BRIKA shop opens in Bentonville

Canadian firm’s pop-up site sells apparel, gifts, home decor

Elisabeth Lewis work to spruce up the showroom of BRIKA, a new store that opens up in September of the Bentonville Square. Go to to see more photos from around Northwest Arkansas. (NWA Democrat-Gazette/Spencer Tirey)
Elisabeth Lewis work to spruce up the showroom of BRIKA, a new store that opens up in September of the Bentonville Square. Go to to see more photos from around Northwest Arkansas. (NWA Democrat-Gazette/Spencer Tirey)

BENTONVILLE — A Canadian retailer known for selling unique apparel, gifts and home decor in ritzy locales recently opened a pop-up shop just off the downtown square in Bentonville.

Toronto-based BRIKA opened the location Sept. 14 in the historic bank building at 115 W. Central Ave., a block west of the square. Plans call for the store to remain there through August.

Pop-up shops are temporary retail storefronts. They’re often seasonal or event-specific.

BRIKA, founded in 2012 by Jen Lee Koss, has about 90 locations in Canada. The Bentonville store is only its third in the U.S., store manager Lindsey Fuller said. The other two are in Aspen, Colo., and the Hudson Valley in New York state.

The Bentonville location sells clothing, accessories, jewelry, children’s clothes, beauty and wellness products, books, culinary brands and items for the home. The store is staffed by Fuller and four other employees.

Fuller said the name BRIKA was derived from the Latin word fabrica, which means craft or art, according to the Oxford Latin Dictionary.

“That’s what we pride ourselves on — giving emerging artists and designers a physical space in which to sell their products,” Fuller said.

More than 50 vendors, including about 10 in Northwest Arkansas, stock the 2,000-square-foot Benton-ville location, Fuller said. And calls are constantly coming in from other area artists and artisans who want to get their wares on the store’s shelves, she said.

BRIKA is always looking for new vendors, Fuller said, and its merchandise will rotate throughout the year. Local vendors currently represented in the store include ceramic artist and jewelry maker Ray Hopwood, as well as Two Friends, Pink House Alchemy and Rift.

New York designer — and Arkansas native — Ryan Lawson created an eclectic interior that blends contemporary style with the building’s Edwardian-era architecture. He placed colorful furniture and fixtures against a neutral background that keeps the focus on the merchandise.

Artist Matt Kleberg created brightly colored panels that hang from the building’s second floor. His trademark arches theme echoes the curves of the structure’s interiors.

Andrew Heath, executive director of Downtown Bentonville Inc., called BRIKA an “exciting and colorful addition to the city’s downtown.

“We view these types of attractive retail additions, though temporary, as a win-win situation,” Heath said. “When a new space draws attention and additional foot traffic to our downtown, it benefits everyone — retailers, restaurants and our city.” Heath said the store not only brings more dollars to the city, “but it’s also a colorful, creative store that is a welcome addition to the many diverse, creative shops, restaurants, and public spaces” in downtown Bentonville.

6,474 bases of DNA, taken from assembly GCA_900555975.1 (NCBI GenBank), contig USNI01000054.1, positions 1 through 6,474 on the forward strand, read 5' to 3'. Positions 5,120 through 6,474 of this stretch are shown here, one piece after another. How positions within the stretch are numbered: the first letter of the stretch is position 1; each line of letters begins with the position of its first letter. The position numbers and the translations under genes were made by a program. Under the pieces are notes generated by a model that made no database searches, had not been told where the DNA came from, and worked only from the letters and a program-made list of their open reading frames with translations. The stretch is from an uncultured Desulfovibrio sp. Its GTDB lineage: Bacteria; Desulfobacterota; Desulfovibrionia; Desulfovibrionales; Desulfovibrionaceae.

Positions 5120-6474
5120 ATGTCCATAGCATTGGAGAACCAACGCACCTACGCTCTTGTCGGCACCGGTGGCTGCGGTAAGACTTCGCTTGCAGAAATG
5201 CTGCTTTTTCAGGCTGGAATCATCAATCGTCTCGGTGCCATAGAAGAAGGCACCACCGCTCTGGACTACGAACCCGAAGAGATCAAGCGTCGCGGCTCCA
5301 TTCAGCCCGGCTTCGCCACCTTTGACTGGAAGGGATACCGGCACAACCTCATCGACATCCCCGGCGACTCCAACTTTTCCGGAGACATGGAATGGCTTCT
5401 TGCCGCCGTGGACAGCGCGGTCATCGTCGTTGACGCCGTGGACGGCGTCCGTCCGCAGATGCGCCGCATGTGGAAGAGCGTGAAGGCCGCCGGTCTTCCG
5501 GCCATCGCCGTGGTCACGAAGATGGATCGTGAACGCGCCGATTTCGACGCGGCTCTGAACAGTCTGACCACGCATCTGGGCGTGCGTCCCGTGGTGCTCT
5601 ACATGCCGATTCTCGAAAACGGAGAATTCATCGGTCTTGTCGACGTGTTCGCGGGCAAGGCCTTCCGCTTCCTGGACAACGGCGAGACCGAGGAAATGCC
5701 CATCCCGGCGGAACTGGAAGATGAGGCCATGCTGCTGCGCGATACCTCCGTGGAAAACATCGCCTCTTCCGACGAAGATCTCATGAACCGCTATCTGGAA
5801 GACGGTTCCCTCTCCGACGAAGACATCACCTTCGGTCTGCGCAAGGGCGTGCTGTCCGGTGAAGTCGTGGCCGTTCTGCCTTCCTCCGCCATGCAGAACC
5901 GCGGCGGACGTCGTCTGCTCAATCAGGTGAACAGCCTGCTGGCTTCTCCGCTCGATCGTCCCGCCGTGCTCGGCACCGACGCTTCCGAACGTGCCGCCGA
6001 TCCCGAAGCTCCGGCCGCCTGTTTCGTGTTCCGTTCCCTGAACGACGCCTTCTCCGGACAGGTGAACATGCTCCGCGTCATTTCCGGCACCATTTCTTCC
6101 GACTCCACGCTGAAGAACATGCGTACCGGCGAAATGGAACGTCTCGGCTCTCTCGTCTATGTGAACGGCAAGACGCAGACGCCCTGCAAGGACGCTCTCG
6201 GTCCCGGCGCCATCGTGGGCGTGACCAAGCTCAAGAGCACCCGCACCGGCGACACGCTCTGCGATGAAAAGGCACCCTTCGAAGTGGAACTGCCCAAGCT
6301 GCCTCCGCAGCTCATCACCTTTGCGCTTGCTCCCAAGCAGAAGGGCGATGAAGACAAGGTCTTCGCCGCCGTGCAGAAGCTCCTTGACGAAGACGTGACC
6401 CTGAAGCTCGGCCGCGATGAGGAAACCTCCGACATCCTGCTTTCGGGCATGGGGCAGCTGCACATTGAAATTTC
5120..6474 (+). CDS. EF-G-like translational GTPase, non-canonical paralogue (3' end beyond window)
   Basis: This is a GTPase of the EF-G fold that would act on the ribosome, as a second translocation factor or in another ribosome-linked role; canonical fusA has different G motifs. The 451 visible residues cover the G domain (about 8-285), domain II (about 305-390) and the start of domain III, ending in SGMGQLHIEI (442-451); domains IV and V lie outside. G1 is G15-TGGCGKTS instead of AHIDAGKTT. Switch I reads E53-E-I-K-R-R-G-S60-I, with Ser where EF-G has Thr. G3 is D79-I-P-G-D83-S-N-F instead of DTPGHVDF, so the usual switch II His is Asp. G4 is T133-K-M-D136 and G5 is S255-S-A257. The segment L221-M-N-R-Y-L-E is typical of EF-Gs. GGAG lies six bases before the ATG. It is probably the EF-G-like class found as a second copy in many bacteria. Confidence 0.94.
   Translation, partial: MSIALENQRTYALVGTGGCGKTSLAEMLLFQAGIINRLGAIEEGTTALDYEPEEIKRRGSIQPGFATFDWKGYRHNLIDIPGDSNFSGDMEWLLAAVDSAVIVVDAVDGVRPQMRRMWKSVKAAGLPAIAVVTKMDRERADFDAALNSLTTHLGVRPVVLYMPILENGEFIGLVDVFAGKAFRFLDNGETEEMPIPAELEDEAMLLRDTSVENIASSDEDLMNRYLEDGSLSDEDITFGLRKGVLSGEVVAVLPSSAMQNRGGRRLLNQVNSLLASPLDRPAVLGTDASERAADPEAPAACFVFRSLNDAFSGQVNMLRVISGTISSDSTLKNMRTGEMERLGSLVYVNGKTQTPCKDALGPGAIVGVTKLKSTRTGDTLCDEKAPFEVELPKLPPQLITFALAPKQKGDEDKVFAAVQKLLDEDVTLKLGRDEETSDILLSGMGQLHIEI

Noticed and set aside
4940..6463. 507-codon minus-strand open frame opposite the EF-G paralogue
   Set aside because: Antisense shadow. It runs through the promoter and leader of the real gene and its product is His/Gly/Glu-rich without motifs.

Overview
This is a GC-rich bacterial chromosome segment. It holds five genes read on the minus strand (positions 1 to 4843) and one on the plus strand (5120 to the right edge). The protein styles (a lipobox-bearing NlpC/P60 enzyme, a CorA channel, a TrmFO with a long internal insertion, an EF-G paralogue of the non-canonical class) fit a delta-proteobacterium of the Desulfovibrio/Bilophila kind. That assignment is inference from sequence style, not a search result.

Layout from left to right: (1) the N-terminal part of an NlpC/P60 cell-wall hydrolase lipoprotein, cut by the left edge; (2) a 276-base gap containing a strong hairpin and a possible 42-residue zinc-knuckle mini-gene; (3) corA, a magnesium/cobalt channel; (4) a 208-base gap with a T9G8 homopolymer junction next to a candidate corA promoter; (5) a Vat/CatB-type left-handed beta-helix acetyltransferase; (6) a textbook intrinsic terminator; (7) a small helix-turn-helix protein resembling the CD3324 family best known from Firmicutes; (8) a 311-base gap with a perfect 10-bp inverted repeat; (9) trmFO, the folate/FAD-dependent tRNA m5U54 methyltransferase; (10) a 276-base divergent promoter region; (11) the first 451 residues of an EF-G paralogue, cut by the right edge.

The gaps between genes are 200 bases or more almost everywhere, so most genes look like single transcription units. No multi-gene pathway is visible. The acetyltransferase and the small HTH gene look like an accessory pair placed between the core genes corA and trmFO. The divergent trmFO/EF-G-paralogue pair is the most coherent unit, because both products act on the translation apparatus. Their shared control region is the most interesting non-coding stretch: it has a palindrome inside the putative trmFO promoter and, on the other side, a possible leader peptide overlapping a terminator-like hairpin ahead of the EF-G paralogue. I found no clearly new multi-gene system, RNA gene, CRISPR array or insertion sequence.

Olivia and Tom Walton, whose many business ventures have contributed to the growth of Bentonville and its thriving downtown, said in a statement that they welcomed the addition of BRIKA.

“Bringing together modern retail in a historic building is going to add yet another dimension to downtown Bentonville’s charm,” the couple said. “Businesses like it are key to the vitality and success of downtowns all across the region.” According to the book “Sentinels of History: Reflections on Arkansas Properties on the National Register of Historic Places,” edited by Mark K. Christ and Cathryn H. Slater, the building opened in 1906 as the Benton County National Bank.

Rogers architect A.O. Clark designed the building in the Classical Revival style. Four granite columns hold up a portico in front. Small tiles form a mosaic pattern on the floor, and rich woodwork frames the interior’s arched windows and ceiling.

Clark also designed the Benton County Courthouse, built in 1928.

The city bought the former bank building in 1934 and used it over the years as office space, a library, municipal court and City Council chambers, according to the Arkansas Democrat-Gazette’s archives.

The building was added to the National Register of Historic Places in 1983.

In April 2019, the city sold the building to Downtown Central LLC, county records show. No purchase amount was immediately available. A business named Downtown Central LLC is registered with the Delaware Department of State, but the department’s records provide no further data.

However, a building permit for alterations and remodeling of the structure was issued on April 19 and valued at $270,000. Blue Crane LLC, the real estate arm of Tom Walton and Steuart Walton’s Runway Group LLC, was the contractor.

The Walton brothers are among the second-generation heirs to Walmart Inc. founder Sam Walton’s fortune.

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